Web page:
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Old 01-20-2011, 01:48 PM   #16
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B&S Generator with Connecticut Electric Xfer Switch


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Originally Posted by Briggs&Stratton View Post
The unit that you have is a switched neutral unit, to make this work you will need a switched neutral transfer switch. This transfer switch will have three pole breaker and will switch both hot leads and neutral leads. This will require isolating all of the neutral leads from the transfer switch power circuits. A transfer switch that will work with your unit is a 71014, I have also included some dealers below that are good dealers in your area that will be able to assist you with any further questions.

Kingston Enterprises
Kingston, NH 800-675-3506

Corr + Sons Electric Inc
Pembroke, NH 602-234-3706
I appreciate the input. I want to be very clear on this Briggs & Stratton. Are you saying that unbonding the generator will not work for my application?

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Old 01-20-2011, 02:27 PM   #17
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B&S Generator with Connecticut Electric Xfer Switch


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I appreciate the input. I want to be very clear on this Briggs & Stratton. Are you saying that unbonding the generator will not work for my application?
Ideally the generator should have neutral and ground unbonded within for your situation.

Then you won't have problems with its own GFCI breaker tripping.

As a general rule, the generator should have neutral and ground bonded when running stand-alone out in the field or at a campsite or job site, and should have neutral and ground separated when powering a building electrical system.
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Old 01-20-2011, 06:33 PM   #18
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B&S Generator with Connecticut Electric Xfer Switch


I would actually like to use the generator to generate. We are getting nailed with storm after storm this year and B&S will not tell me if the unit can be unbonded or if not, why not.

I really appreciate all the responses as I think I understand this a lot better.
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Old 01-20-2011, 11:01 PM   #19
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B&S Generator with Connecticut Electric Xfer Switch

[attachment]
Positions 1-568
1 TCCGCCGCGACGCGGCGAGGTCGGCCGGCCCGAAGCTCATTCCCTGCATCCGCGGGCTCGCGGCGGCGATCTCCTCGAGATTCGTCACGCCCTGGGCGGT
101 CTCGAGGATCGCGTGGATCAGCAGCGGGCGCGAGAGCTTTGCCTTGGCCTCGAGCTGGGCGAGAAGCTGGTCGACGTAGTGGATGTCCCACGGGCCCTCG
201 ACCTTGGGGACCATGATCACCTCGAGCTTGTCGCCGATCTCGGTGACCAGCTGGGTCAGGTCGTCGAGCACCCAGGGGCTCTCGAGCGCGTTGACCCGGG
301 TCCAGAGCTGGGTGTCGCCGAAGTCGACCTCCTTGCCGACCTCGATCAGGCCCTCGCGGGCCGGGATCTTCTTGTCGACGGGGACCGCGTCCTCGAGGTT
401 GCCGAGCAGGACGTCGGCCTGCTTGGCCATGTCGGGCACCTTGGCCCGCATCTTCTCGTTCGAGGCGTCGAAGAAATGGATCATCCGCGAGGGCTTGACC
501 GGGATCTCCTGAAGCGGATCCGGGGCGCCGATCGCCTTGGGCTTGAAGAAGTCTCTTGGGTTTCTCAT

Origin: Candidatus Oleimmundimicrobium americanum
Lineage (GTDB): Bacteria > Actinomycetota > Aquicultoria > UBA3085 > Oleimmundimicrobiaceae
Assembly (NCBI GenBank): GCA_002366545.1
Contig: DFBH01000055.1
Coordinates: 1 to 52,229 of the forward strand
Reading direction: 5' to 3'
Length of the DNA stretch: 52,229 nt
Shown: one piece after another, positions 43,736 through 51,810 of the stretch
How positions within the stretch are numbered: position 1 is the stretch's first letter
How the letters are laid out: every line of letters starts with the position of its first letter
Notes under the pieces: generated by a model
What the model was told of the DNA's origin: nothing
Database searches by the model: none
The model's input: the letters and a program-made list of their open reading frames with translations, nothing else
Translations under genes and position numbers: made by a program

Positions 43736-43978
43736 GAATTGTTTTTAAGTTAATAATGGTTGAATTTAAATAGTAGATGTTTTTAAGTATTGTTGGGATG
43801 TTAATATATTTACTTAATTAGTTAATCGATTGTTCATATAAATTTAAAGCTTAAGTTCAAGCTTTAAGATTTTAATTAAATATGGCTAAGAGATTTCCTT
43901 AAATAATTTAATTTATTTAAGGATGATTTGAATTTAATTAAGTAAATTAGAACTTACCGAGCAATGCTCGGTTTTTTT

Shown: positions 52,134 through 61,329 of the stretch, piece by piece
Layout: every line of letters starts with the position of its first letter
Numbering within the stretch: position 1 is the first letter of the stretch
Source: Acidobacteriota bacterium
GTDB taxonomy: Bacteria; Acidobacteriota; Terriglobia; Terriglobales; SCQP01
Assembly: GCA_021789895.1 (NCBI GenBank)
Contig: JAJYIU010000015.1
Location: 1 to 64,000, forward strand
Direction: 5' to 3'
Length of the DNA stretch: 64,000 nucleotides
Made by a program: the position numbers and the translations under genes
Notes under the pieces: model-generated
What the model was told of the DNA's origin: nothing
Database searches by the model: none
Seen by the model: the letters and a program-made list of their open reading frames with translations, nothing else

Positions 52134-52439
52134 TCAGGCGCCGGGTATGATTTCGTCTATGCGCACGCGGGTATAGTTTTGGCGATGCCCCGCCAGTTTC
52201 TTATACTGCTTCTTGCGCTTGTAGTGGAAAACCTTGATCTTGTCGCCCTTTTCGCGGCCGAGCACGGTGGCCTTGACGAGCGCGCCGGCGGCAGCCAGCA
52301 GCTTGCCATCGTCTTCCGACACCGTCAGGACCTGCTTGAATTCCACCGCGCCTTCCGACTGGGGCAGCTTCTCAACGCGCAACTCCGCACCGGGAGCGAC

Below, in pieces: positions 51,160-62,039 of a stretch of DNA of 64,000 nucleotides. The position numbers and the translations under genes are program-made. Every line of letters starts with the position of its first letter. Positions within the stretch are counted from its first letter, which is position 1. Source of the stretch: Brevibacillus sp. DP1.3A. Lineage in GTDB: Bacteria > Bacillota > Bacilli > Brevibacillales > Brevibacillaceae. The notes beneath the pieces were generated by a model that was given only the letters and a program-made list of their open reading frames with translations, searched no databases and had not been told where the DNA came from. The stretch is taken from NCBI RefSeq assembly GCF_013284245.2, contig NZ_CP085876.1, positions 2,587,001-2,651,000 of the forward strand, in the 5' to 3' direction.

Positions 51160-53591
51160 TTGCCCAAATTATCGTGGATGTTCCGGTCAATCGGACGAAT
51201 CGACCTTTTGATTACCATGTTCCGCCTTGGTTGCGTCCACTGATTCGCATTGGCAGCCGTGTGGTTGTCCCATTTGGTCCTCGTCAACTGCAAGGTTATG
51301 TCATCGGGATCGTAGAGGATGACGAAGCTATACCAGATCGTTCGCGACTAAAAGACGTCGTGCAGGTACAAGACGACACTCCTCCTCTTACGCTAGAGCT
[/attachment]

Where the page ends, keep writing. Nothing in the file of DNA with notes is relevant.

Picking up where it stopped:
Ya know? This is
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Old 01-20-2011, 11:14 PM   #20
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B&S Generator with Connecticut Electric Xfer Switch


Ya know? This is what I would do.

First choice.

Do not plug the generator into the house. Use ordsinary extension cords to connect the things you want to use to the four receptacles on the generator.

Second choice.

Disconnect the green wire from the back of the male receptacle on the back of your house. Leave everything else the way it is.

Put the generator on a platform (as opposed to sitting on the bare ground).

Plug in the generator and go.

As soon as the generator starts, do not touch it. When you want to shut it down to add fuel or for nighttime quiet, use a dry stick to press the off button. (If the generator has a TV style remote, you can use that with no restrictions.)

When you figure out how to unbond the neutral and ground inside the generator, do that and also reconnect the green wire to the male receptacle on the back of the house.

In the diagram below, breaking the green away from the white in three of the four places shown (cutting the green itself at point B) will prevent the generator GFCI from tripping. The idea is that starting at the white at any of the branch circuits (as shown) it must not be possible to trace starting with white over at the right of the diagram and back to the generator using any combination of white or green and not go through the GFCI box in the generator. Because neutral and ground wires may be mixed among the terminal strips in the main panel, separating neutral and ground there (point D) is likely to be complicated.
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